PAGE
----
The Last Word
The Joy of MovingA Military Wife and Mother Learns That Home Is Where the Heart Is
By Anita Doberman
Experts say that moving is one of the most stressful events in a person’s life. If that’s true, it’s a miracle my husband and I made it as long as we have. Like many military families, we have moved around – six times in five years, to be accurate.
If you ever have experienced the joys of relocating, you don’t need an expert to tell you what you experienced. And if you’re a military family, it’s just another “perk” of the job.
Learning a few tips about movers and the immense power they wield will make your life a lot easier. Be nice but vigilant. Pick your battles: “No, don’t pack up my garbage, but yes, you can put the kids’ clothes all together.” Order pizza for lunch – it will make it a lot easier to convince movers to wrap up the liquor bottles or cleaning products that they swear they’re not supposed to pack.
My children are young, and up to this point, the stress of moving had fallen exclusively on my husband and me. Doubly on my husband, because he has to deal with me. On one move to Alabama, he asked why there were footprints on the wall of our new home.
“Because I was kicking it,” I replied, as if the answer were obvious. I was not keen on the house we had been assigned: When I opened a closet, the door fell on me. Can you blame me?
A couple of days ago, my oldest daughter, Luisa, who is 5, asked, “Why do we have to move so many times, Mommy? It’s not fair.”
A new world was opening up for me; my children soon would understand the stresses of moving. I wanted to answer Luisa’s question by plunging into a discourse about the unfairness of life and our need to have positive attitudes in the face of uncertainty.
But I spared her the long talk and said, “We move a lot because Daddy is in the military and we have to go where his job tells us. Daddy has a very important job – to defend the country – so we have to make some sacrifices. But we get to see lots of different places and meet new people and friends.”
“But, but, but” – she says “but” many times when she’s upset – “then we have to leave them.”
“Everything has a beginning and an end,” I replied. “Home is where there is love and security, and you will always have that, no matter where we live.”
Did I pass the test? Was my answer satisfactory to her, or was it too preachy? Did I even believe it?
I have an active imagination, and after Luisa’s question, I worried that I was depriving my children of continuity, a hometown, a sense of place. I already could see the title of some scholarly article: “Military Children Suffer from Hometown Deprivation Syndrome (HDS): The Doberman Family, a Cohort Study.”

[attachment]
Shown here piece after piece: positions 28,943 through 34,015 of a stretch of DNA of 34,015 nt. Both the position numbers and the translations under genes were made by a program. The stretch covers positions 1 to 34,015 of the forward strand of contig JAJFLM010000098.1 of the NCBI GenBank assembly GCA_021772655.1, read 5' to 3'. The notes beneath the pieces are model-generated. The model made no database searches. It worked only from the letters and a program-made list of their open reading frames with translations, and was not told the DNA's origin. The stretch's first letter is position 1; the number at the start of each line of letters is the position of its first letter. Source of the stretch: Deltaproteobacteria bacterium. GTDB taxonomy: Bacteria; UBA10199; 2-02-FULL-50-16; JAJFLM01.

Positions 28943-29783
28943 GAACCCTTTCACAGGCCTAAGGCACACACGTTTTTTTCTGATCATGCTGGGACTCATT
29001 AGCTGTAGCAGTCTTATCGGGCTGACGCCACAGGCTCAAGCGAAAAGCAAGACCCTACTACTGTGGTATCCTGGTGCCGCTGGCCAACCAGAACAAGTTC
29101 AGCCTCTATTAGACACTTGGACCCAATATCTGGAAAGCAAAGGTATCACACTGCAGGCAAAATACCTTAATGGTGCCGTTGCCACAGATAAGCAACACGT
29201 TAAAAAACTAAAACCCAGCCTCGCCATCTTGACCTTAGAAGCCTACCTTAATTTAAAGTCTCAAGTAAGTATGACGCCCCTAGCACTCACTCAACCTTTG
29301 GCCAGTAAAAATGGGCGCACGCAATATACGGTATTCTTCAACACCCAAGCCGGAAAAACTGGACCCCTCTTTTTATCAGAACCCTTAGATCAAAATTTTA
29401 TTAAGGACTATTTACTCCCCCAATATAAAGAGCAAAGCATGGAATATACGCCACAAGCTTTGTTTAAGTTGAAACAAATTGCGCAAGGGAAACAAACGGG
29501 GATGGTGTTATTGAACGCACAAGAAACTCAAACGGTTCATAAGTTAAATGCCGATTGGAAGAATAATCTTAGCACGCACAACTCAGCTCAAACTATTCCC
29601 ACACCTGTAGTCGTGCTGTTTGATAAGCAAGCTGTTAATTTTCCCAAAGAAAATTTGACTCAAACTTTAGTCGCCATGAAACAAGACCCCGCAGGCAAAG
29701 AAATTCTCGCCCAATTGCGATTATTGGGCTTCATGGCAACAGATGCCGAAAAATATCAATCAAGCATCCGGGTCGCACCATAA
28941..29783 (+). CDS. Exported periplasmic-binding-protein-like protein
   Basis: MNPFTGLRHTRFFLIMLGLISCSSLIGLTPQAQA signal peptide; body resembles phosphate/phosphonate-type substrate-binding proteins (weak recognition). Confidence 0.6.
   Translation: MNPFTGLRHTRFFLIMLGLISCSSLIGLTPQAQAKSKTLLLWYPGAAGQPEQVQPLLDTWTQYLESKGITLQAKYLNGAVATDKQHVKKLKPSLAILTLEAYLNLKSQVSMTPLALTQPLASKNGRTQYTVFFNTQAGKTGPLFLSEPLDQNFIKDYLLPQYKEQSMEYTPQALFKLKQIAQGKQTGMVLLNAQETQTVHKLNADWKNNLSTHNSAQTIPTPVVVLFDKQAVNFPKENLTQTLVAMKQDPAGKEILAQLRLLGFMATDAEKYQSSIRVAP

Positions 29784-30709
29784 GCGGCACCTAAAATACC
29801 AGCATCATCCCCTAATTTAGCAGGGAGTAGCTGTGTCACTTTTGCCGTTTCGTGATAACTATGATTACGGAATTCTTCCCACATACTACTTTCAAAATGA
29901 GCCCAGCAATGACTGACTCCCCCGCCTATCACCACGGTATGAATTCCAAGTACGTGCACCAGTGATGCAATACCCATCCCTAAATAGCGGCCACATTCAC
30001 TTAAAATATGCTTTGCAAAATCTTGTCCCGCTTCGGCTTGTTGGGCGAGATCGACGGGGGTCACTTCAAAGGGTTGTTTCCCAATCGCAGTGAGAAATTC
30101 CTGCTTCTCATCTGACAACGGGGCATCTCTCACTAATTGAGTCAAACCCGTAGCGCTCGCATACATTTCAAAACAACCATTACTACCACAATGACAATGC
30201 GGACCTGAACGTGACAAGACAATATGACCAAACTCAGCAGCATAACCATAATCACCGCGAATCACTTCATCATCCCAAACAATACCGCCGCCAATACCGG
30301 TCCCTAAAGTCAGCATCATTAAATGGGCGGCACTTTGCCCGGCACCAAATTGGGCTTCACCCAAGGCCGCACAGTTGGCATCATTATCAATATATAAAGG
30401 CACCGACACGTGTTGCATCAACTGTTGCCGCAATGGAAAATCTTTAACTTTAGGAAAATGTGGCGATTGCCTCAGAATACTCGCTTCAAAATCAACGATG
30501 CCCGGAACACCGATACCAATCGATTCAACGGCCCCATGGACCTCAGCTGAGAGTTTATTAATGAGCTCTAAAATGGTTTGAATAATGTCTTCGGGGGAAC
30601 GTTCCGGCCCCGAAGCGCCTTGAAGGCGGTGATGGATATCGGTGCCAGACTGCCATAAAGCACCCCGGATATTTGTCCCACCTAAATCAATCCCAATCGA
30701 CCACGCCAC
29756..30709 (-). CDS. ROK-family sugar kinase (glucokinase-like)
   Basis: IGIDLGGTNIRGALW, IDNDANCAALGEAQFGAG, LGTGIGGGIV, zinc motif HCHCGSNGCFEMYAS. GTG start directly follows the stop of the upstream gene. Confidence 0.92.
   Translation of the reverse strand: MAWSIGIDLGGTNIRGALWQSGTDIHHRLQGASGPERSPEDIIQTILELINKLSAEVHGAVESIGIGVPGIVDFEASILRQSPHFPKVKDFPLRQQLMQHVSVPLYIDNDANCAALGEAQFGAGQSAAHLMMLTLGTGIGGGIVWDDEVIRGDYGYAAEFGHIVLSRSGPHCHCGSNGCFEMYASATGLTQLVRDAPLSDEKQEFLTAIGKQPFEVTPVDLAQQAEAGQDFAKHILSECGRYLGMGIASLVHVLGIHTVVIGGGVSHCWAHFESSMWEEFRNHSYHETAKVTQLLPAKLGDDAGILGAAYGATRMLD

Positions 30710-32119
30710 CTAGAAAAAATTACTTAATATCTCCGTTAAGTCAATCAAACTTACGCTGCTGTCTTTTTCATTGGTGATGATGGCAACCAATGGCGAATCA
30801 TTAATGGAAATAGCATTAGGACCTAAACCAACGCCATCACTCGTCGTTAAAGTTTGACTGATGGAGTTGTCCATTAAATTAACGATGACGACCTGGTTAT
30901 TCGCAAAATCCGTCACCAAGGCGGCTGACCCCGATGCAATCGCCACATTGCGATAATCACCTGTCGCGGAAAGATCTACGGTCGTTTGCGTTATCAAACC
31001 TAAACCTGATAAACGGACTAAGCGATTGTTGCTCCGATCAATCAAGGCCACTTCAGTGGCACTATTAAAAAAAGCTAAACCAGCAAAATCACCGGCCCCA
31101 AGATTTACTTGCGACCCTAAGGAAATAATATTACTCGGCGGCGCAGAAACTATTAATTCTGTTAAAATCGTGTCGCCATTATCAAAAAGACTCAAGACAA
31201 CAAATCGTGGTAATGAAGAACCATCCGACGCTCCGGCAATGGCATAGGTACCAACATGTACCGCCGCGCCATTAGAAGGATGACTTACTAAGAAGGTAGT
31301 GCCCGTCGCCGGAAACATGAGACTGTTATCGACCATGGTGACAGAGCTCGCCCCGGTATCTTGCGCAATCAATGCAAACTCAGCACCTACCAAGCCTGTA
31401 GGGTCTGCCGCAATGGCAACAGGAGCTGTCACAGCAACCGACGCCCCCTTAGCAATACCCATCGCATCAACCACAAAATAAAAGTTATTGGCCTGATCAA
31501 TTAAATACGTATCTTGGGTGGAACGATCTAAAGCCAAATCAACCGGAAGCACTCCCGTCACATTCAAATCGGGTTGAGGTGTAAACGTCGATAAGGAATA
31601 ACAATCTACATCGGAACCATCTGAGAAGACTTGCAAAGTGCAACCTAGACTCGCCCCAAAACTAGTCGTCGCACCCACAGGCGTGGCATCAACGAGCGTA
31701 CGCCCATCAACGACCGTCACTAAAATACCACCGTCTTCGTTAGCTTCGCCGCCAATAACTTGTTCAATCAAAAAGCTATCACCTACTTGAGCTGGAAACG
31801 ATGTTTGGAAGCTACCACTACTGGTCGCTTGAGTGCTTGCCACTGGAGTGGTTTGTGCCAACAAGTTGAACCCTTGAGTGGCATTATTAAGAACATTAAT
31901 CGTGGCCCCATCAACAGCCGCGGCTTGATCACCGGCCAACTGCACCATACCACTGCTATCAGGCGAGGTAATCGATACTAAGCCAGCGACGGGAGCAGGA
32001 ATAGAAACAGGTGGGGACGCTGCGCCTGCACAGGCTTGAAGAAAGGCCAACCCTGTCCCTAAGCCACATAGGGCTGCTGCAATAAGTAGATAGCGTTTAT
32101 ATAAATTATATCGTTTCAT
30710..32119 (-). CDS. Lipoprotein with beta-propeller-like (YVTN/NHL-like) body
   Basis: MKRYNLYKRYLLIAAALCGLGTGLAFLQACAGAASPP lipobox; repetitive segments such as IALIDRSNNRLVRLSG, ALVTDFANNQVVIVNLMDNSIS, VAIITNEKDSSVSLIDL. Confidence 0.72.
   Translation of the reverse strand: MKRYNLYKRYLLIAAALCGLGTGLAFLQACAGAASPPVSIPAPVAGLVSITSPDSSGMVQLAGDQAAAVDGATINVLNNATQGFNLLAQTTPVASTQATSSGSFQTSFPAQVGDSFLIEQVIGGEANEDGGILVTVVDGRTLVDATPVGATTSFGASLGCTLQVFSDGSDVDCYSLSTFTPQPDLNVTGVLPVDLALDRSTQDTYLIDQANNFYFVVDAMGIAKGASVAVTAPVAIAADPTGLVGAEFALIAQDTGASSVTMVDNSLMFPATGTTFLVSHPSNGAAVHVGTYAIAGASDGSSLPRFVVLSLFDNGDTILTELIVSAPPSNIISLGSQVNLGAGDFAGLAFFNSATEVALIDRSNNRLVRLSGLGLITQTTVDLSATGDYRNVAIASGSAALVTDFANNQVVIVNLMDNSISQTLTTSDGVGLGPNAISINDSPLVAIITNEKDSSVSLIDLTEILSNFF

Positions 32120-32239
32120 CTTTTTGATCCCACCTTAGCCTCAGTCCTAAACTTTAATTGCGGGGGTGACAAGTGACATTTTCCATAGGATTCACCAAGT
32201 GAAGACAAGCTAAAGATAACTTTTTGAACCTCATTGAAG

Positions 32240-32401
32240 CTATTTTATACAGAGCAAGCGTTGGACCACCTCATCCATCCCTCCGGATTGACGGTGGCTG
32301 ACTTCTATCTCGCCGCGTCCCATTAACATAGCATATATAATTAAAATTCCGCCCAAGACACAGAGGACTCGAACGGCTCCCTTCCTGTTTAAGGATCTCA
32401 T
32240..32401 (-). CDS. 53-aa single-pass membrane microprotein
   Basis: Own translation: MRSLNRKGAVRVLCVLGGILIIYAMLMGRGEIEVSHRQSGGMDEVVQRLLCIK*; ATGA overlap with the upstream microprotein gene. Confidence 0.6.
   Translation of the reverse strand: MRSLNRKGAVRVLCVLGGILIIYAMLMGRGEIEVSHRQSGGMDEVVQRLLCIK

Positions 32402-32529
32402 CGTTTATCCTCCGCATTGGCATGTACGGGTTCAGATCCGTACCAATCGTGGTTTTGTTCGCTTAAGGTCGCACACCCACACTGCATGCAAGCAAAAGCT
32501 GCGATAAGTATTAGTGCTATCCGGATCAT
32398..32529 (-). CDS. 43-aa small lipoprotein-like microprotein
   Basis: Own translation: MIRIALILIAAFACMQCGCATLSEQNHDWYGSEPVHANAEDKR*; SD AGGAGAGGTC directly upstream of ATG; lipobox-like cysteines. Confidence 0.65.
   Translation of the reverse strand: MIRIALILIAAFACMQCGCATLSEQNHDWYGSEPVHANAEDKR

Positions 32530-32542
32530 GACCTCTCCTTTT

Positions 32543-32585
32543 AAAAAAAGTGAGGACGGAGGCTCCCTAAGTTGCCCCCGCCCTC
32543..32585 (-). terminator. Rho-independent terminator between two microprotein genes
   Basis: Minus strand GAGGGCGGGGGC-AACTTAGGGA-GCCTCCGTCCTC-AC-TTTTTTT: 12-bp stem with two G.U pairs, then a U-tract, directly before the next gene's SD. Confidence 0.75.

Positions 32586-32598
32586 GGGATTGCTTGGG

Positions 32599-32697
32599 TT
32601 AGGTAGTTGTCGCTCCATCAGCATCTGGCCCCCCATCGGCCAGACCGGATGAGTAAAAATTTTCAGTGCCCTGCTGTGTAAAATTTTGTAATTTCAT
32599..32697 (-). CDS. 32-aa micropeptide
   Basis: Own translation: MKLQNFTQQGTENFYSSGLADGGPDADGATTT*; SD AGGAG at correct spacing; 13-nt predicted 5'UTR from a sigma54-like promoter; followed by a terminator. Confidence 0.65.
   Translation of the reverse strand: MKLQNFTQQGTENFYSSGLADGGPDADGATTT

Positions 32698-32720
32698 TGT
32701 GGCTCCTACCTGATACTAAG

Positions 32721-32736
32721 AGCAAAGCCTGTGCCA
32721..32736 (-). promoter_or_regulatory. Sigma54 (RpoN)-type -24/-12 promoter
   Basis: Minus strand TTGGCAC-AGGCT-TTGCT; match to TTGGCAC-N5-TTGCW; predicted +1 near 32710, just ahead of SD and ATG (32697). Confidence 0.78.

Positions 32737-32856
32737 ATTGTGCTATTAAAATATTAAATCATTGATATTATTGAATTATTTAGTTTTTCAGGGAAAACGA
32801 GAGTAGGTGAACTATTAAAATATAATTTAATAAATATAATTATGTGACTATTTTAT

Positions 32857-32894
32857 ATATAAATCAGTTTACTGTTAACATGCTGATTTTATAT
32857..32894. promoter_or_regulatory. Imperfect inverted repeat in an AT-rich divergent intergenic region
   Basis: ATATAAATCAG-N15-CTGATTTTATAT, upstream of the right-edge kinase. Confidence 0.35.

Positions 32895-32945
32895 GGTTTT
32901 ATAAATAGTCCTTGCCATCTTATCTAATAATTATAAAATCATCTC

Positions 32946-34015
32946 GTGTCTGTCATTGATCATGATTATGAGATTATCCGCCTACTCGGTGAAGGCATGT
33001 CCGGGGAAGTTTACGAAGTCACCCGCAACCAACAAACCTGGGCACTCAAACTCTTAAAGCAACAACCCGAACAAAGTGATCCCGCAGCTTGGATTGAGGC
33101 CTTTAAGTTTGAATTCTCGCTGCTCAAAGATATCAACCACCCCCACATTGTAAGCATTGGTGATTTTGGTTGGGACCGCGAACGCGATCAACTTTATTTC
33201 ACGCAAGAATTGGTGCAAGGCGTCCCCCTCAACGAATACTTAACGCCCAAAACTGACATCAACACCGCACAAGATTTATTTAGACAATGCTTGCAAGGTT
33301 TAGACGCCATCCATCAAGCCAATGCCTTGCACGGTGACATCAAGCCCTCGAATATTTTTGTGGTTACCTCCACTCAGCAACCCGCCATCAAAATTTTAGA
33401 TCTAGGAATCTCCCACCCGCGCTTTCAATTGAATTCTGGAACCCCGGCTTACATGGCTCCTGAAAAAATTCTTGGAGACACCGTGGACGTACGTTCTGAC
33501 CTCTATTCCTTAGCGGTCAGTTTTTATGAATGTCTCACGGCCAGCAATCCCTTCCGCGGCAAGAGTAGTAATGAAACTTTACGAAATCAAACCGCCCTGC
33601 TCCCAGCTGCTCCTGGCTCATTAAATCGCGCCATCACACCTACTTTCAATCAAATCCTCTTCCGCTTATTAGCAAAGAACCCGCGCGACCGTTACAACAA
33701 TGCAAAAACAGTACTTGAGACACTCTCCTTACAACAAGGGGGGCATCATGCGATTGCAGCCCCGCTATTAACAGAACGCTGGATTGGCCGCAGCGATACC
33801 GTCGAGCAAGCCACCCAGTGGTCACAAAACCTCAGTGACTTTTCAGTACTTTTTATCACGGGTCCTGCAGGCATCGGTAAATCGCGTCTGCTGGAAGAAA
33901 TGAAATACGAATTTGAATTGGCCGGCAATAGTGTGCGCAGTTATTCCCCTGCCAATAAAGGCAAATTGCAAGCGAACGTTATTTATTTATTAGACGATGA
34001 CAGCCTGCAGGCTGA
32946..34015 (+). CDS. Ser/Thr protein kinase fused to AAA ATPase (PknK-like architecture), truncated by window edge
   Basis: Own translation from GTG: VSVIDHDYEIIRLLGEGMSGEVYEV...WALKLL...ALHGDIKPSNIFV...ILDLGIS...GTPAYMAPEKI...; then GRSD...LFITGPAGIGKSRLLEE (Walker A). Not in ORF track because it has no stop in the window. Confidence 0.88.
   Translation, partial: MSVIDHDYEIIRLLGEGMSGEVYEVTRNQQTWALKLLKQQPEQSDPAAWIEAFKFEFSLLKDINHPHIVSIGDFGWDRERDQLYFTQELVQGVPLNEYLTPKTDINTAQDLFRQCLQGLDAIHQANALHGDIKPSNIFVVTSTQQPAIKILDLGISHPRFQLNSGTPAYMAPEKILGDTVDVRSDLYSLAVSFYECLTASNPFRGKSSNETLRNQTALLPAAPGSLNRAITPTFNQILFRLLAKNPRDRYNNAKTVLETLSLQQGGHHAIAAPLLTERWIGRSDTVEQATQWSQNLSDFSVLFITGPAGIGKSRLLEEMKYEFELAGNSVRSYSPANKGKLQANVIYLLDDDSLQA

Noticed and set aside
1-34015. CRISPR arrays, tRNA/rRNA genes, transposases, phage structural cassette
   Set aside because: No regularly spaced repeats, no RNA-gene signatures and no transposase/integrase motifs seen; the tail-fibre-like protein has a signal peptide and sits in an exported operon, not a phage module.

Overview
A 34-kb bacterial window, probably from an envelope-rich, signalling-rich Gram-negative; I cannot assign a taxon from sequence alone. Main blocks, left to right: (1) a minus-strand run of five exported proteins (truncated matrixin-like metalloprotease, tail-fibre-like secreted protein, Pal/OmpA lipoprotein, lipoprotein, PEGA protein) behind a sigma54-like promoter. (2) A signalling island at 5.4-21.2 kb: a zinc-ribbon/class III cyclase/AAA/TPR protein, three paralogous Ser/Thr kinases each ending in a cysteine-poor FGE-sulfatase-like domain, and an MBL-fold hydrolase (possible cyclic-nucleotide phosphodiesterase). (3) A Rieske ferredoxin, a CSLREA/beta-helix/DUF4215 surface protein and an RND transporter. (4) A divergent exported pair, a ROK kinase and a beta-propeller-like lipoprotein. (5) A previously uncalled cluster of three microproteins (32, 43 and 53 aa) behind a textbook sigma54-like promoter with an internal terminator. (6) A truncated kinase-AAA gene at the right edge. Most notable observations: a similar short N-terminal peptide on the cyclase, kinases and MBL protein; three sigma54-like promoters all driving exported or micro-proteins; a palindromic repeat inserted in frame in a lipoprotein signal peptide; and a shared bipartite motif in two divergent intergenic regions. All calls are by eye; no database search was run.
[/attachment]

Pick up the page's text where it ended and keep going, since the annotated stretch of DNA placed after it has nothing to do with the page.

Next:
As soon as I had this thought – at midnight – I woke my husband and asked if he ever would let our children be in a cohort study.
“What? Yes, no, whichever answer will get me back to sleep.”
Perhaps he had a point. Worrying about this issue at midnight was useless, and I could do nothing about it anyway.
The next day, I was walking on base with our children when they the national anthem started playing. Luisa stopped and, without looking at me, put her hand on her heart. I was touched and surprised, and I asked how she knew to do that.
“Of course I know, Mommy,” she said. “This is what we do on base, and I’ve done it since I was a baby.” She likes to emphasize the fact that she is a big girl now.
Luisa’s gesture made me realize that even though my children don’t have a hometown, they still have a sense of security and familiarity. For me, familiarity came from growing up in the same home, a literal stone’s throw from uncles, aunts and cousins – picture a big, loud Italian family – and knowing everyone else in the neighborhood.
For my children, the national anthem, military men and women in uniform (many of whom my 2-year-old, Eva, tries to hug), flight lines with noisy planes and helicopters, carry a sense of familiarity and security.
“Home” as an idea is different for everyone.
No need to worry about cohort studies. I have to keep this essay around, and make sure I have a good answer when the next child asks me why we have to move so often. And I had better make several copies; I have four more children to go.